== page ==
"Yet again, a pharmaceutical company is taking advantage of FDA approval to price-gouge their customers and pad their profits," Brown said in a media release. "Because most Americans living with gout are seniors—and the average Social Security recipient receives just around $14,000 per year—a price hike to more than $3,500 per year will break the budgets of so many who depend on this drug. URL Pharma should do the right thing and put patients over their profits—particularly since their patients are those who can least afford a colossal price increase."
URL Pharma asserted that its earnings are "well below our sales numbers with about $23MM budgeted for further research on Colcrys…Please note that URL Pharma funded, and continues to fund, all Colcrys research, not NIH."
Brown noted that this is second time in the span of a few months that a major pharmaceutical company has exploited the FDA approval process. He pointed to the decision by KV Pharmaceuticals Co. to raise the price of its prenatal drug Makena from about $15 a shot to $1,500 a shot. The Bridgeton, MO-based company backed away from the decision amid intense public criticism, threats of a government investigation, and the potential challenges of getting government and insurance companies to pay.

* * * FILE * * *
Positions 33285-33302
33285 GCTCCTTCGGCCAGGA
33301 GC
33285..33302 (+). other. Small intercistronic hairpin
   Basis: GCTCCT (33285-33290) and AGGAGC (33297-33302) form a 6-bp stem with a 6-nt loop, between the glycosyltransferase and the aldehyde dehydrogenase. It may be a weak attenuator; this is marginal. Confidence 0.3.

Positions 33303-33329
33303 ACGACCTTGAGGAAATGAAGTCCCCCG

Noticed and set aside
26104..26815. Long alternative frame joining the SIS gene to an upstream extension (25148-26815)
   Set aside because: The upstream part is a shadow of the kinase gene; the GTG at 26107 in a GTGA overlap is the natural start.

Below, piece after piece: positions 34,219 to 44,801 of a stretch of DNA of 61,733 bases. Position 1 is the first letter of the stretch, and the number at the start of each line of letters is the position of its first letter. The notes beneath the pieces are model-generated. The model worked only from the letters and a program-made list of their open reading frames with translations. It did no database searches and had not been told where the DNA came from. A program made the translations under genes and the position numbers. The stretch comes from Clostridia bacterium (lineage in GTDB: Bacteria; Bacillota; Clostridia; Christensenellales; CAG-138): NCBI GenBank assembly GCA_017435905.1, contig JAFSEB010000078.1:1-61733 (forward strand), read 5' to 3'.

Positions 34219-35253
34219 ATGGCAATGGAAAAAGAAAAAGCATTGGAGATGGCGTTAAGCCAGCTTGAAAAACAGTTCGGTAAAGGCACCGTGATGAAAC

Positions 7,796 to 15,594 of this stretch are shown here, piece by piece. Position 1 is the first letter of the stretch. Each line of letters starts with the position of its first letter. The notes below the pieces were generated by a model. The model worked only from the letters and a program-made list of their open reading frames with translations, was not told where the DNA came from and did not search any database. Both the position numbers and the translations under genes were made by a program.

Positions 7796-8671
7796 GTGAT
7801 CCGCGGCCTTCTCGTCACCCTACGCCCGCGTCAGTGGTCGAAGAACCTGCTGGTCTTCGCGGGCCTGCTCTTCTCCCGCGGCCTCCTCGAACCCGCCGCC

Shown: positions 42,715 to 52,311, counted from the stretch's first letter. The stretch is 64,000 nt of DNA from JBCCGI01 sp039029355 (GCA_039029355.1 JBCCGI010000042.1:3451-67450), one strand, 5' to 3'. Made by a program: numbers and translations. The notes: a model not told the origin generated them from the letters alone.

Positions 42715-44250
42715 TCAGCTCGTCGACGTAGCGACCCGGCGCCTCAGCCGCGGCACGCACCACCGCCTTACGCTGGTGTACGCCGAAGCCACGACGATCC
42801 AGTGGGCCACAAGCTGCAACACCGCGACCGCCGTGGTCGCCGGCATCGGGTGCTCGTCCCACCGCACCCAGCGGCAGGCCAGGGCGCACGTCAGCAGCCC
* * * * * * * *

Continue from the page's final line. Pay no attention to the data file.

"My overarching concern with this price increase is that this seems to be a new model for drug companies," Brown said in his letter to Berwick. "As we saw recently with the drug Makena, companies are cherry-picking medications and treatments that have been widely used but have not gone through the FDA approval process. URL Pharma, KV Pharmaceutical, and others are taking these medications through the approval process with minimal investment and are reaping disproportionate rewards for their work."
A Feb. 9, 2011 media release from the drug maker boasted of the company's "Colcrys Co-Pay Assistance Program," which it described as "an initiative designed to help patients save money on their health insurance co-payment for Colcrys." The program provided a reusable coupon that allowed reduced co-pays from $15 a month, to $25 a month.